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New York Pharma Forum will hold its annual General Assembly on December 4th on "The Reinvention of Pharma." This symposium, which is free to attend, will be held at the New York Athletic Club in New York City from 3-5:30 pm. The event's speakers include:
Drug companies face two regulatory reviews when adopting new trade names for their drug products in the United States, at the United States Food and Drug Administration (“FDA”) and the United States Trademark Office (“USTO”). Both of these agencies review trade names to reduce or eliminate any confusion that the name might cause. However, because the agencies are trying to protect different classes of people from confusion, their review standards and procedures often differ. FDA is trying to prevent healthcare professionals from giving the wrong medicine to a patient, while the USTO is trying to prevent companies from adopting names that confuse consumers regarding the source of the labeled goods.
Corruption and Bribery Concerns Affecting Japanese Pharmaceutical Companies Operating in the United States
Recent criminal enforcement actions against Japanese companies and executives have made very clear that no company or employee is safe from charges of bribery and corruption. Japanese pharmaceutical companies that operate in the United States must be aware of anti-corruption laws in both the United States and Japan. These laws can be used to prosecute misconduct occurring in Japan, the United States, and even other countries—highlighting the need for companies to ensure that they have robust compliance policies and programs in place around the globe.
“Health care delivery for the aging population, already a problem, will become an even greater concern in the future,” said Yuji Matsue, Senior Vice President, Eisai Company Ltd., and Chairman & CEO, Eisai Inc., at the 25th Annual General Assembly of New York Pharma Forum. “By 2050 the age 85 and older population will increase by 350 percent. The number with Alzheimer’s Disease (AD) is also projected to increase more than three-fold.” AD is the most expensive health condition in the United States, he added, now costing society $214 billion a year and projected to cost $1.2 trillion by 2050. The program took place on December 5th at the New York Athletic Club in New York City and featured four other speakers in addition to Mr. Matsue, the panel facilitator:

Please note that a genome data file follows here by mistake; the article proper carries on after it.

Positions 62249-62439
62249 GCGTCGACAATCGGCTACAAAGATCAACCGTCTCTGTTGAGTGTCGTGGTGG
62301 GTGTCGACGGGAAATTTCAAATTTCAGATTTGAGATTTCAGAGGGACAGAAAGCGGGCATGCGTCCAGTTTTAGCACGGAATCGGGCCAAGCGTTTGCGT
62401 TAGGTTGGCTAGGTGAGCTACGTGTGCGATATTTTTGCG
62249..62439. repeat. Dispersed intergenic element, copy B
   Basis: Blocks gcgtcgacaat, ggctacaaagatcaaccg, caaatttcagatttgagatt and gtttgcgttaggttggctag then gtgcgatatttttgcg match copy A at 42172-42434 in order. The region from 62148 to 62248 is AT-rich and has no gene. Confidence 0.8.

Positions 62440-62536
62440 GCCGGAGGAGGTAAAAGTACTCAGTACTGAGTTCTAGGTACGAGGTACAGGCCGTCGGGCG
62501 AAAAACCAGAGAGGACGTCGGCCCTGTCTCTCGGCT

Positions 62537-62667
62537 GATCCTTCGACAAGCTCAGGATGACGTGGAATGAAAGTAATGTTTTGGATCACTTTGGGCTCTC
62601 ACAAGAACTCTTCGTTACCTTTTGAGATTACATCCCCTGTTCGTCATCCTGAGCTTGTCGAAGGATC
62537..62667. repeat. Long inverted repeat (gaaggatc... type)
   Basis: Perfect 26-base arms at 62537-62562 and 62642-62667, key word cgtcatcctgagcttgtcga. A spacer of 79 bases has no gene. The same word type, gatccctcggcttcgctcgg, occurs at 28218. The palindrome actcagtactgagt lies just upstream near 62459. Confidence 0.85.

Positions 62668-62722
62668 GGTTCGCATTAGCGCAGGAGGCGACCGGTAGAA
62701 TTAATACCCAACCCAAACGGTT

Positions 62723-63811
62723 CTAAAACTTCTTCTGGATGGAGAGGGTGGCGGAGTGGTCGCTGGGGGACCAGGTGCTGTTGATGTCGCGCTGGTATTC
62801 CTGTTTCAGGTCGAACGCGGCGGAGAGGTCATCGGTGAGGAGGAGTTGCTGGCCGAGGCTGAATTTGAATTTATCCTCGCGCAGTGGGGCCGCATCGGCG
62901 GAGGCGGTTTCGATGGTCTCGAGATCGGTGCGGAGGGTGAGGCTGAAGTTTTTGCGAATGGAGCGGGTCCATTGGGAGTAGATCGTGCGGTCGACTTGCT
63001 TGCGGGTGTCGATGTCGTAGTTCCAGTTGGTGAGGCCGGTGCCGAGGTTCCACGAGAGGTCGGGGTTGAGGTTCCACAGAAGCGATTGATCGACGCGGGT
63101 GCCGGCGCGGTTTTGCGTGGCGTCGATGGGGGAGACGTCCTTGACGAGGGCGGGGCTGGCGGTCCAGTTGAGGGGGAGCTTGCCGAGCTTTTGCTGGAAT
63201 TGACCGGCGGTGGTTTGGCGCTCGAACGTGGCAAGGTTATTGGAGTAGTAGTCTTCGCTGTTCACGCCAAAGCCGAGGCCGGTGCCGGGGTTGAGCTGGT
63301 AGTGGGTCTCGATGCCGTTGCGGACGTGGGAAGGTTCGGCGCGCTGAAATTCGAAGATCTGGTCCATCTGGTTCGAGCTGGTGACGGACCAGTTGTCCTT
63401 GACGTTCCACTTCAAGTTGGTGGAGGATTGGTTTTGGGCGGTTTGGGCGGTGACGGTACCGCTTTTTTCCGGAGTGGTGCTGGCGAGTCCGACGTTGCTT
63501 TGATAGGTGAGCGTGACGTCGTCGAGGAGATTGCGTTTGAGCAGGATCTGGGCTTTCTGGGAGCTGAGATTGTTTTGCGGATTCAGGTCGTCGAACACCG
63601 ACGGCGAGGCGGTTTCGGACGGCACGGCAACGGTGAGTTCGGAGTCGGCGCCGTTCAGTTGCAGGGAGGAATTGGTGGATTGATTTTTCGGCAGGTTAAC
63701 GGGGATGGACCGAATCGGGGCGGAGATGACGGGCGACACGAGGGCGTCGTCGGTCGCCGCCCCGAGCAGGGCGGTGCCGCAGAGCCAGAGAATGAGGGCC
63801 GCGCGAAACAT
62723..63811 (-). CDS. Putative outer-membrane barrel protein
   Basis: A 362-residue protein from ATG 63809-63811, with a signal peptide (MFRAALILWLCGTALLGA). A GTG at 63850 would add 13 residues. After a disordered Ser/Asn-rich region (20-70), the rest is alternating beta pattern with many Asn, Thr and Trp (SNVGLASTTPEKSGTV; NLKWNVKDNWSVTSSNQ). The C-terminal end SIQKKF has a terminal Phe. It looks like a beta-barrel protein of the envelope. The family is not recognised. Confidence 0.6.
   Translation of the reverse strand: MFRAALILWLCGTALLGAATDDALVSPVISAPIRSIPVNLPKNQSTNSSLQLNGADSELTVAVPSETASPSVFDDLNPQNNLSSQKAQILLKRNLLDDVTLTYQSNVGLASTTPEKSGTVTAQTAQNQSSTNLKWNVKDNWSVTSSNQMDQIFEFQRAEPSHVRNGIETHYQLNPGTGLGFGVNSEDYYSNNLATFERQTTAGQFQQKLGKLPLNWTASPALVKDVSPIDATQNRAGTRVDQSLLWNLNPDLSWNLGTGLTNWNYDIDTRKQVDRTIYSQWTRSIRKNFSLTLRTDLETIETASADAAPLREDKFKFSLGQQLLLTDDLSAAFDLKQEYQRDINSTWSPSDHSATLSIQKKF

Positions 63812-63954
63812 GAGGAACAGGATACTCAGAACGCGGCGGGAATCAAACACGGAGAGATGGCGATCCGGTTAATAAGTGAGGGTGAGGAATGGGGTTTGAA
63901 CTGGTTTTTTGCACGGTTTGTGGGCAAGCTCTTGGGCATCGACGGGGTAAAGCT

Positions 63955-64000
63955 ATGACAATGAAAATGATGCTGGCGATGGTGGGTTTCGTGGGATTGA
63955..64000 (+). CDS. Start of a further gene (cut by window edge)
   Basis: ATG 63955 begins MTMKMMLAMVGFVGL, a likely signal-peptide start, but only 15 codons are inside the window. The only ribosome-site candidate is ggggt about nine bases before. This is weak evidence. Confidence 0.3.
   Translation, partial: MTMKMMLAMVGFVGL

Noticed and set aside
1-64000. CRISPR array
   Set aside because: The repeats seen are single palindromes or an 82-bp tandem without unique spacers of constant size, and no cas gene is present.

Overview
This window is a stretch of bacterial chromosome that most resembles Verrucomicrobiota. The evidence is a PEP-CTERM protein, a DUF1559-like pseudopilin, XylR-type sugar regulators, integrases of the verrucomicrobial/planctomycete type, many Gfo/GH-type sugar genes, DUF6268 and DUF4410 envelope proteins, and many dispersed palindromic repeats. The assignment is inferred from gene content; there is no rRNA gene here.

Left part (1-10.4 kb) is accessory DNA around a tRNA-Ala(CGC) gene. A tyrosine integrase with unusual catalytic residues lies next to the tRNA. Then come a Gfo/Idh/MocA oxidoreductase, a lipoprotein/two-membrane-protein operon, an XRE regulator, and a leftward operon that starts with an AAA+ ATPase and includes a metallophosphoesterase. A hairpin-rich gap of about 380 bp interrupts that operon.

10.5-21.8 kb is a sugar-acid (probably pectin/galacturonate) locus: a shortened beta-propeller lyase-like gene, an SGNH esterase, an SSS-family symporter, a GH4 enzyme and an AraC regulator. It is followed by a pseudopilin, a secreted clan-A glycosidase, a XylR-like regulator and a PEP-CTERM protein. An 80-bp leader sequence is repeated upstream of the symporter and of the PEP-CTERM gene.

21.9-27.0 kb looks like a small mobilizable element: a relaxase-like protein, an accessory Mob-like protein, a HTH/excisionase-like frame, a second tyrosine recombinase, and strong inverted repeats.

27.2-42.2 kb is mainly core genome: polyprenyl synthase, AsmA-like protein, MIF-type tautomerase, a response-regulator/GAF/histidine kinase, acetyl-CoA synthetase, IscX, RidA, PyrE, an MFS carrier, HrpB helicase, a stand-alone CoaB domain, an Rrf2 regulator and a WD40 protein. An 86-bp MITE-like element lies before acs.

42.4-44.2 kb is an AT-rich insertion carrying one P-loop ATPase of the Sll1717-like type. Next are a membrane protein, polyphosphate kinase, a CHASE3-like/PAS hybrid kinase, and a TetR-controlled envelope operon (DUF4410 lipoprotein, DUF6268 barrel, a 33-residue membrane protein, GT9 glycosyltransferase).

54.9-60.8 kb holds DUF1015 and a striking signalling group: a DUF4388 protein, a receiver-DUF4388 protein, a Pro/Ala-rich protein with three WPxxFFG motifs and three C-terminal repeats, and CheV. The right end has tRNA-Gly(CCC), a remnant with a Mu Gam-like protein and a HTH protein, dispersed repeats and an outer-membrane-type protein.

I don’t have to tell the readers of this blog that a lot of very significant changes have occurred in both the Japanese drug industry and Big Pharma companies over the last 25 years, since the founding of New York Pharma Forum (NYPF). Not surprisingly, these changes have had an effect on the organization.
Many Japanese drug industry executives were adamant 25 years ago that mergers were a Western phenomenon and would not affect the Japanese industry. “It is not the Japanese way of doing business,” we heard. I recall a meeting of New York Pharma Forum in the early ‘90s at which the guest speaker was a Ministry of Health & Welfare official from Tokyo, who told the audience not to expect the government to protect Japanese pharma companies any longer from global competition in the domestic Japanese market. He predicted that, in order to survive, there would be many mergers in the Japanese pharma industry, which, he said, was sorely in need of consolidation. A blanket of silence descended on the room.
Twenty-five years ago I participated in an intense series of meetings in New York with a group of Japanese pharmaceutical executives and one Japanese government official. We were planning the launch of a new industry organization, which we named New York Pharma Forum.